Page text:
2017 World Championship 24-Hour Run, Belfast, UK

Running and Quantum Mechanics

In my day job, I'm a physicist. So I thought it would fun to draw an analogy between running and quantum mechanics. Even if you haven't officially studied physics in school (or if you did study it, but hated it), your real-life experience makes you an excellent experimental physicist. So bear with me, as I try to explain quantum mechanics in terms of running.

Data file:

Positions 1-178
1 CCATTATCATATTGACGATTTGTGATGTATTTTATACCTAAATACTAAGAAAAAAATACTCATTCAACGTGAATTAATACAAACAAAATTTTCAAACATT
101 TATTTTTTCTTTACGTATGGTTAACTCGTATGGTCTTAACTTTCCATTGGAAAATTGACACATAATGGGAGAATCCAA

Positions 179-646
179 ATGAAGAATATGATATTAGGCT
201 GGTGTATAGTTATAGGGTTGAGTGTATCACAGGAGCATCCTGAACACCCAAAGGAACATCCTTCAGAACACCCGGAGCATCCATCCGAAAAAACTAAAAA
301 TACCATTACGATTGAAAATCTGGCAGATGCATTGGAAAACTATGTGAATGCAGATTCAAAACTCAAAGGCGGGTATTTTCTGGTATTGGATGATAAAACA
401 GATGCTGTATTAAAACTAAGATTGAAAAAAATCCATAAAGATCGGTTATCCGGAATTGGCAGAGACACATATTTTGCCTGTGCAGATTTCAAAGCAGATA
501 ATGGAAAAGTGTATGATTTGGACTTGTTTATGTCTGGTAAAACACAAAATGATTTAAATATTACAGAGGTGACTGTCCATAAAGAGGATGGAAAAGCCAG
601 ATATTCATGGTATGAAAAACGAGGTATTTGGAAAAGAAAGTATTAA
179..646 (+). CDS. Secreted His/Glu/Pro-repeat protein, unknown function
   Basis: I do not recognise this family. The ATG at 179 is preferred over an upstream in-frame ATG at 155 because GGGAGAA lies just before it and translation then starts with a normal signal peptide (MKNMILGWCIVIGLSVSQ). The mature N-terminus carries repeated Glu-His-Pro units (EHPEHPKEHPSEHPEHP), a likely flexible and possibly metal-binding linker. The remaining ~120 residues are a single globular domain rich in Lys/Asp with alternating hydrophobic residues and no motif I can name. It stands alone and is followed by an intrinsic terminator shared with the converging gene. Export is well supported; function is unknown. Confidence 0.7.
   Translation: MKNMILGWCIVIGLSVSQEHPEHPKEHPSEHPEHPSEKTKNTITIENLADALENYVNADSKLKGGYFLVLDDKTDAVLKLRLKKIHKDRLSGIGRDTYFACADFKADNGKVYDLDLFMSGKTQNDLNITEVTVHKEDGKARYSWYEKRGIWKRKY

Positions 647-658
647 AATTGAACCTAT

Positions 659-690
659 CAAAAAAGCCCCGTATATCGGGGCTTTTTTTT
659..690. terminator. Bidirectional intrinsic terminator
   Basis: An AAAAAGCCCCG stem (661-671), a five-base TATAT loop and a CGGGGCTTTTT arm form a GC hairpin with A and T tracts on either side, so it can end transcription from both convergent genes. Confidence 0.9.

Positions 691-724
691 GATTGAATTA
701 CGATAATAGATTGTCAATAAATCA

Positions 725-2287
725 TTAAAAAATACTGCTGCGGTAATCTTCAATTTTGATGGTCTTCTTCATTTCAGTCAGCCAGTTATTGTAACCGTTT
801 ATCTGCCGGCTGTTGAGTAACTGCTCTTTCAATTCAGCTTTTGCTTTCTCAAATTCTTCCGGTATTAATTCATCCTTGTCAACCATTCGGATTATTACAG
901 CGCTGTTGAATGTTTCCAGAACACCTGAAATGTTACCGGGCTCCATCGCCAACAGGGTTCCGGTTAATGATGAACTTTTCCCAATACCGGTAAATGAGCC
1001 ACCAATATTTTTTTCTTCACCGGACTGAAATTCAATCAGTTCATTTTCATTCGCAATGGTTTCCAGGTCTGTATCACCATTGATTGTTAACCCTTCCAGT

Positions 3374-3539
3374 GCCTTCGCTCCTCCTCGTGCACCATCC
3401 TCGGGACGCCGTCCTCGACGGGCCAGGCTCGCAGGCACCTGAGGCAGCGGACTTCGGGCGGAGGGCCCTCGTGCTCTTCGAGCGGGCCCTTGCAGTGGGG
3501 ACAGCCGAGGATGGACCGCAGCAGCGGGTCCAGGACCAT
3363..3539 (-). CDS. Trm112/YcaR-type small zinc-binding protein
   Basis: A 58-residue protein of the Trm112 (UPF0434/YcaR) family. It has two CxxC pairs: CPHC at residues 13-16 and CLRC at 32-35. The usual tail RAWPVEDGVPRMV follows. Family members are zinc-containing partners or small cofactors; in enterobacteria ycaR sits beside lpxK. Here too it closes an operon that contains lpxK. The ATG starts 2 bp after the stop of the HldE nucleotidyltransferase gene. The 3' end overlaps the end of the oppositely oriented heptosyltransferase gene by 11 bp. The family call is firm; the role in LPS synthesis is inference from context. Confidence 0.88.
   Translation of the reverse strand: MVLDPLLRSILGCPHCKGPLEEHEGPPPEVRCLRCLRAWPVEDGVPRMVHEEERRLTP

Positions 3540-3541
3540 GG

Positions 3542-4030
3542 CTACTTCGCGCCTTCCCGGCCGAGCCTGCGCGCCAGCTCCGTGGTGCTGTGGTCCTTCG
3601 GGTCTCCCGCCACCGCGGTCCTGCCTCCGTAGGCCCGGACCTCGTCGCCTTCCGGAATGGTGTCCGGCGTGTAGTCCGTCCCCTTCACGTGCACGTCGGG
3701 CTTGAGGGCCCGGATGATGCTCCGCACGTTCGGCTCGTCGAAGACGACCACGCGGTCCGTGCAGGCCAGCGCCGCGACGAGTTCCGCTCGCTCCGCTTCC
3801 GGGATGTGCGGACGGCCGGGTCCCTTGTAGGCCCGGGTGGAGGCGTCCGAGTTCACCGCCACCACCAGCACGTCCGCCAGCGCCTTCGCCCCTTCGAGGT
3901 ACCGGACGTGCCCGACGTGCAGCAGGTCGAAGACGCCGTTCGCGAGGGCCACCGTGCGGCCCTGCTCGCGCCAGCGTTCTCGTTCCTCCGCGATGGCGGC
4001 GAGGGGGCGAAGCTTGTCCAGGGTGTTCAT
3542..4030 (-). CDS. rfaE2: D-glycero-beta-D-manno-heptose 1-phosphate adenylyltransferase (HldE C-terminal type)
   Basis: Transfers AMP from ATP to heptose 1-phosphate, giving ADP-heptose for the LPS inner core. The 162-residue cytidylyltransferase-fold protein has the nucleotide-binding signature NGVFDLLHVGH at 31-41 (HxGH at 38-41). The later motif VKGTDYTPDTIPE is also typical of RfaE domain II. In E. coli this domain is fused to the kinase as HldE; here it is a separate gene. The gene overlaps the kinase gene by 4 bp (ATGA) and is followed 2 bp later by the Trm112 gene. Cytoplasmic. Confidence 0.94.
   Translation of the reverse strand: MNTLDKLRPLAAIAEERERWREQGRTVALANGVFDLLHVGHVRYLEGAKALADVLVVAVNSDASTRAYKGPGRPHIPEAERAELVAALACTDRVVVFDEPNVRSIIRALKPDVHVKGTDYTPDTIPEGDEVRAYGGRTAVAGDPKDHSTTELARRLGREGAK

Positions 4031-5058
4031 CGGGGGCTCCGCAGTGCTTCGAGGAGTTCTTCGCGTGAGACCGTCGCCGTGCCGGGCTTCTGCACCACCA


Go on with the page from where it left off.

Mechanics is the study of how macroscopic (big, tangible) objects behave as they move, or as forces are applied to them. From your own life as an experimental physicist, you have a pretty good intuition for "classical mechanics" – i.e. the trajectory of a baseball when you throw it, or the effect on a car when it smashes into a wall. You know that throwing the ball harder gives it more "momentum" ($p$), which makes it harder to hit or catch (i.e. harder to change the direction of motion). You know that driving the car faster gives it more "energy" ($E$), which makes it crumple more when it hits the wall (i.e. the extra energy can deform the metal more). Quantum mechanics describes the motion of microscopic objects, like the atoms and electrons that are the basic quantized building blocks of the world around us. The catch is that when particles are really tiny, they act like waves as well as particles, which is outside the realm of our daily experience. But I'll give a simple running example to show how this works.